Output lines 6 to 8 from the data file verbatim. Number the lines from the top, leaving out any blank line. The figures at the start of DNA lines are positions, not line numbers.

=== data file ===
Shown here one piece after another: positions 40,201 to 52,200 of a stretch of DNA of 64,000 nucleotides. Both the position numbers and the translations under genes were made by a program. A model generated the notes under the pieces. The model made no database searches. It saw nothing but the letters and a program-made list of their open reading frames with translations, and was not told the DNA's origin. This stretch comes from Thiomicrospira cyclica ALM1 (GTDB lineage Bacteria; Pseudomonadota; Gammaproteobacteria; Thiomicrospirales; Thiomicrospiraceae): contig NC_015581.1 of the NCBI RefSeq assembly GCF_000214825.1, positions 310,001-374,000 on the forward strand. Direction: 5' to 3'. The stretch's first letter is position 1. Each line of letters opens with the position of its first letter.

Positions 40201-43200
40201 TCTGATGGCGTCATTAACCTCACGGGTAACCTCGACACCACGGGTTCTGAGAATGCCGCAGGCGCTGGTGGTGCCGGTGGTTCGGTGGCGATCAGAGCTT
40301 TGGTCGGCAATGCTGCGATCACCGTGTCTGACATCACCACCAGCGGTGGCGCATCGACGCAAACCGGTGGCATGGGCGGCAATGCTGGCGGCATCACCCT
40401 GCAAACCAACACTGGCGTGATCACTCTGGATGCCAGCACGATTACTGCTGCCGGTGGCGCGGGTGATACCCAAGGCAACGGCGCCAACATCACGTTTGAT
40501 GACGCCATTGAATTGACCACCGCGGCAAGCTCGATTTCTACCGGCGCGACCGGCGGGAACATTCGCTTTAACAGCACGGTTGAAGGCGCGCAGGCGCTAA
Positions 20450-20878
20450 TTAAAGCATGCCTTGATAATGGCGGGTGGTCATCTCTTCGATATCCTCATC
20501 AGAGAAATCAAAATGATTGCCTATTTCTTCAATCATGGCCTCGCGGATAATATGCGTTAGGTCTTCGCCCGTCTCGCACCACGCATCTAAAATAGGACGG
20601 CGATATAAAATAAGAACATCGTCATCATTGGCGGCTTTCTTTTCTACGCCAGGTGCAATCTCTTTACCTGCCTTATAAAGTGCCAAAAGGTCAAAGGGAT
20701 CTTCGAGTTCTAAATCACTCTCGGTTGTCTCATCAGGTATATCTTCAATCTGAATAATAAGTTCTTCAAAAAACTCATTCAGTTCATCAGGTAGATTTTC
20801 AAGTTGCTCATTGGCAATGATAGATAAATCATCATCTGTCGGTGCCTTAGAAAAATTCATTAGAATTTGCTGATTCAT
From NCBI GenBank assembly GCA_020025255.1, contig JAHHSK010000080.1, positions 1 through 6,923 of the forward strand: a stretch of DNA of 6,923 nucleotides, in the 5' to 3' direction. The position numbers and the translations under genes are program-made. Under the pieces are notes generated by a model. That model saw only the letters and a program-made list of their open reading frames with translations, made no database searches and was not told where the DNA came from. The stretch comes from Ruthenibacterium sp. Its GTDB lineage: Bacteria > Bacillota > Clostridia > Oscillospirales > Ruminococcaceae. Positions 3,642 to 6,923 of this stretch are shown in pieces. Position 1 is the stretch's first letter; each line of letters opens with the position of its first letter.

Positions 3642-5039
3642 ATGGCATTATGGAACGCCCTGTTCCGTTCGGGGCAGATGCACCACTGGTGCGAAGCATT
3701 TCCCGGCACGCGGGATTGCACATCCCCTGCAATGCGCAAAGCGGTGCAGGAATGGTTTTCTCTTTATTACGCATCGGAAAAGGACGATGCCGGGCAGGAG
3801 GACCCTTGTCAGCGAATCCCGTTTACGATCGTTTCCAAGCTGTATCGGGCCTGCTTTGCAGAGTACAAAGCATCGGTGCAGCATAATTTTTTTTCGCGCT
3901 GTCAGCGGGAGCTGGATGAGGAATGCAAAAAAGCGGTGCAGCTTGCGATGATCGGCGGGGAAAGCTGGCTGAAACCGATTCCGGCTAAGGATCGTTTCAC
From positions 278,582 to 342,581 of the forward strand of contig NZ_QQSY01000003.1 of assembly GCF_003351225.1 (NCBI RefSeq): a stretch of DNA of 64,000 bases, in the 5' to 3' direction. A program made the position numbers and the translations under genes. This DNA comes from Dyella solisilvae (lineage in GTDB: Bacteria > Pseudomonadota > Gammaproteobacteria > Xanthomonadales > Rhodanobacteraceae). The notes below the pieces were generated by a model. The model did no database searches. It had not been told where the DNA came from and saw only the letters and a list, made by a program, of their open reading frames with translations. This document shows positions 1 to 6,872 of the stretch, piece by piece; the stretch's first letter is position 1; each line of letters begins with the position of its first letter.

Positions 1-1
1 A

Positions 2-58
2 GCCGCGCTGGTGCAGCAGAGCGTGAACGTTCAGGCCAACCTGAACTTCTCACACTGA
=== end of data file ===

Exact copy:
40501 GACGCCATTGAATTGACCACCGCGGCAAGCTCGATTTCTACCGGCGCGACCGGCGGGAACATTCGCTTTAACAGCACGGTTGAAGGCGCGCAGGCGCTAA
Positions 20450-20878
20450 TTAAAGCATGCCTTGATAATGGCGGGTGGTCATCTCTTCGATATCCTCATC